Dante’s Indiana

By Randy Boyagoda

Written in the early fourteenth century, the Comedy of Dante Alighieri (only later designated as “Divine”) is considered by many to be the greatest poem ever written in any language. One test of that status in our own time is the continuing popularity of its many translations into English and its widespread presence in contemporary culture.

Randy Boyagoda’s Dante’s Indiana, the second volume of a projected trilogy about a Toronto academic named Prin, takes that ongoing process of cultural assimilation as a starting point.

Following closely on the events of the previous novel, Original Prin, things kick off here with Prin experiencing a full-blown mid-life crisis. He has, in the language of Dante, lost his way. His marriage is under stress, and when a trip abroad leaves him with PTSD and unemployed he finds himself taken on in an advisory capacity by a family-run packaging business whose patriarch is building a Dante-inspired theme park in Terre Haute, Indiana whose goal is “to put fun back in the fear of God.”

Chaos ensues as the opening of the theme park runs into the buzz saw of life in twenty-first century America. Terre Haute is caught in the grips of the opiate epidemic and race riots break out when a young Black man is killed by the police. All of this has an immediate impact on the team Prin has joined at the park, and while he tries to keep everything on schedule he has to also juggle his disintegrating life. Prin’s family is threatening to come apart as he has to manage a long-distance relationship while an old boyfriend is making moves on his wife.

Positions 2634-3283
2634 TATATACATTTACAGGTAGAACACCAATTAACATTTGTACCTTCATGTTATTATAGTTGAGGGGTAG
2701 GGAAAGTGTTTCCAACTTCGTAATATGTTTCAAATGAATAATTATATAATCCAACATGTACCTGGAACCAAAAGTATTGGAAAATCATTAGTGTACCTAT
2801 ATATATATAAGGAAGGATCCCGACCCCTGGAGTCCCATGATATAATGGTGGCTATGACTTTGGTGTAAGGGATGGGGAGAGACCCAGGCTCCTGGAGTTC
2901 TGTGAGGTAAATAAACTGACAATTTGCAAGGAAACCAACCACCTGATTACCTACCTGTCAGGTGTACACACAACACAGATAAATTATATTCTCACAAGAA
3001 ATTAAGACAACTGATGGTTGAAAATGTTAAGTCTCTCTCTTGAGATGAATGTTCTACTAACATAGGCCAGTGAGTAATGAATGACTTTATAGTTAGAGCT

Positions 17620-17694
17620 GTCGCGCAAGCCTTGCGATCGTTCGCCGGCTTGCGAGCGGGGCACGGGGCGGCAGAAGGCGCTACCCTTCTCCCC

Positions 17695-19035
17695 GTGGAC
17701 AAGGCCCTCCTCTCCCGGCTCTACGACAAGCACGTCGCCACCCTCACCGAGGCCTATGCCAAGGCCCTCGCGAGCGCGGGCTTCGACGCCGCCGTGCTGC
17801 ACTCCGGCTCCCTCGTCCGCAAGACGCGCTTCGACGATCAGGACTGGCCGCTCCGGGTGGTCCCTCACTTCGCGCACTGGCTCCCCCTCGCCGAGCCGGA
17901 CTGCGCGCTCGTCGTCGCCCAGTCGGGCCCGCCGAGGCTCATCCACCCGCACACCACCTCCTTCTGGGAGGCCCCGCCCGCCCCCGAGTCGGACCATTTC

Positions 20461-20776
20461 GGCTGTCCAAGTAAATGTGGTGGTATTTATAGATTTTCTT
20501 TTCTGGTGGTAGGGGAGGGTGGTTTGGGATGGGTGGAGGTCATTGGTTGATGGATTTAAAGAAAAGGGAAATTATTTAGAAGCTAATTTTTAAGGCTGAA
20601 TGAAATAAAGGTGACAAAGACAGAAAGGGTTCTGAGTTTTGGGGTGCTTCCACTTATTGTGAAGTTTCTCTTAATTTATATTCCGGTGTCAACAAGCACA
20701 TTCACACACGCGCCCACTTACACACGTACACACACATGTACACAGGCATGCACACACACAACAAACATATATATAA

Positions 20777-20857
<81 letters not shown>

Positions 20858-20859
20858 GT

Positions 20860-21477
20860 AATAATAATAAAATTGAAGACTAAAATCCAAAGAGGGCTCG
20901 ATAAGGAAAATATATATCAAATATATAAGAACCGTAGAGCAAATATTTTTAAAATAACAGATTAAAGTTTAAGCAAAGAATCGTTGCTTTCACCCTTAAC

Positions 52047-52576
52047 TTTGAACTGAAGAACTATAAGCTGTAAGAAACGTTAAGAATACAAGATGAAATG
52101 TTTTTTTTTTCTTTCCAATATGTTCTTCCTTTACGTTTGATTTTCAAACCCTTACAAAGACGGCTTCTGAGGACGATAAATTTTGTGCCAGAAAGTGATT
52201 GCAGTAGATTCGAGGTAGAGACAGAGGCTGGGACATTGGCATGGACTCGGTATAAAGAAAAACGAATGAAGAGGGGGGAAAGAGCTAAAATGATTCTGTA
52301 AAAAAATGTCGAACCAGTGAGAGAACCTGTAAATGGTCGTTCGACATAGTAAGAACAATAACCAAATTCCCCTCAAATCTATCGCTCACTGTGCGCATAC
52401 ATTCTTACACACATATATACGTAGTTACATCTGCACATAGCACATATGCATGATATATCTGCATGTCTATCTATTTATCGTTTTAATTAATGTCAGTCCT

It’s the emphasis on family that connects all of the different stories in Dante’s Indiana. One of Prin’s co-workers has a daughter who is a heroin addict. The family of the murdered teen is another focal point, as is a Sri Lankan family that wants to adopt Prin.

Dante himself was married with children, but they don’t figure at all in the Comedy. He was interested in genealogy, but not family in the nuclear sense.

This is enough to let you know that Boyagoda isn’t interested in writing a modern version of the Comedy, on the order of what James Joyce did with Homer in Ulysses. He’s telling a story of redemption, but not following any formal model laid down by Dante, or even alluding to the Comedy much beyond a few obvious winks.

Still, given the precedent being invoked it’s clear that Boyagoda set himself a challenge, and it’s one that he’s up to. It is, for example, notoriously hard for writers to represent or evoke the sense of smell, but Boyagoda makes it seem easy with a series of apt similes: tap water in a public school that “smelled like flat Coke,” a truck interior that smells “like a lemon grove of baby wipes,” and fast food that gives a car an odour “like steaming bodies.”

This is the sort of imaginative verbal panache that in our own vernacular pays tribute to Dante as literary guide. As a spiritual guide the link is harder to make out, mainly because Boyagoda wants to explore domestic virtues – caring, mutual support, stability – that Dante was less interested in. The classics, however, are always reimagined in ways that respond to the personal anxieties and public crises of our own time. In the shattered funhouse of the twenty-first century we have to to redefine the content of a faith that sustains.